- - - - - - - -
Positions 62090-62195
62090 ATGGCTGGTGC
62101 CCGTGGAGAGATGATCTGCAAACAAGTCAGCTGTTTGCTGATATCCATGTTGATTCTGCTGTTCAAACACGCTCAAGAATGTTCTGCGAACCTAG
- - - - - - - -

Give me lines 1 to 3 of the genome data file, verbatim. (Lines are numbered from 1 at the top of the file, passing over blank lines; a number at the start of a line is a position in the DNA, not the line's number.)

Positions 62090-62195
62090 ATGGCTGGTGC
62101 CCGTGGAGAGATGATCTGCAAACAAGTCAGCTGTTTGCTGATATCCATGTTGATTCTGCTGTTCAAACACGCTCAAGAATGTTCTGCGAACCTAG